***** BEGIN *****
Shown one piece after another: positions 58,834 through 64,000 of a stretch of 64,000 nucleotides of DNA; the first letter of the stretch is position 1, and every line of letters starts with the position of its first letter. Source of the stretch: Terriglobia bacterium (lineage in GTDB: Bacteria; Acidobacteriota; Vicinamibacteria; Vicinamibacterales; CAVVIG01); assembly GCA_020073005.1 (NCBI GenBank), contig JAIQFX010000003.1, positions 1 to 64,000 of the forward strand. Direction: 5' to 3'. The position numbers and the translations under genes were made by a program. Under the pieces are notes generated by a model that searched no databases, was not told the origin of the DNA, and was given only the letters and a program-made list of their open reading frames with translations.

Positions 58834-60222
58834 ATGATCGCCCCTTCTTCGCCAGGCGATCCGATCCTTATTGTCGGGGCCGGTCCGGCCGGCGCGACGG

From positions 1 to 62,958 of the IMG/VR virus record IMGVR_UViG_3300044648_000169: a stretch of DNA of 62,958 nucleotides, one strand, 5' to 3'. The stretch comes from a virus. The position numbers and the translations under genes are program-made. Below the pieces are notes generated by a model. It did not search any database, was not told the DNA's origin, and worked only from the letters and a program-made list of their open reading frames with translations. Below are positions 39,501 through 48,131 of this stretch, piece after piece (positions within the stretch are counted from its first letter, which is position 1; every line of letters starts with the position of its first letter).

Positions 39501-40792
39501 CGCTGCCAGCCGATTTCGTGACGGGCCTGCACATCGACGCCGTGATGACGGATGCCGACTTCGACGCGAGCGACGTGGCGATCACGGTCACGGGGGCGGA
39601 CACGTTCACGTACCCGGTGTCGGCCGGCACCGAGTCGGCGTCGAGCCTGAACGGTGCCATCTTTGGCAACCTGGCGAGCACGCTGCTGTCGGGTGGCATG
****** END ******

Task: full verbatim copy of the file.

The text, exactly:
Shown one piece after another: positions 58,834 through 64,000 of a stretch of 64,000 nucleotides of DNA; the first letter of the stretch is position 1, and every line of letters starts with the position of its first letter. Source of the stretch: Terriglobia bacterium (lineage in GTDB: Bacteria; Acidobacteriota; Vicinamibacteria; Vicinamibacterales; CAVVIG01); assembly GCA_020073005.1 (NCBI GenBank), contig JAIQFX010000003.1, positions 1 to 64,000 of the forward strand. Direction: 5' to 3'. The position numbers and the translations under genes were made by a program. Under the pieces are notes generated by a model that searched no databases, was not told the origin of the DNA, and was given only the letters and a program-made list of their open reading frames with translations.

Positions 58834-60222
58834 ATGATCGCCCCTTCTTCGCCAGGCGATCCGATCCTTATTGTCGGGGCCGGTCCGGCCGGCGCGACGG

From positions 1 to 62,958 of the IMG/VR virus record IMGVR_UViG_3300044648_000169: a stretch of DNA of 62,958 nucleotides, one strand, 5' to 3'. The stretch comes from a virus. The position numbers and the translations under genes are program-made. Below the pieces are notes generated by a model. It did not search any database, was not told the DNA's origin, and worked only from the letters and a program-made list of their open reading frames with translations. Below are positions 39,501 through 48,131 of this stretch, piece after piece (positions within the stretch are counted from its first letter, which is position 1; every line of letters starts with the position of its first letter).

Positions 39501-40792
39501 CGCTGCCAGCCGATTTCGTGACGGGCCTGCACATCGACGCCGTGATGACGGATGCCGACTTCGACGCGAGCGACGTGGCGATCACGGTCACGGGGGCGGA
39601 CACGTTCACGTACCCGGTGTCGGCCGGCACCGAGTCGGCGTCGAGCCTGAACGGTGCCATCTTTGGCAACCTGGCGAGCACGCTGCTGTCGGGTGGCATG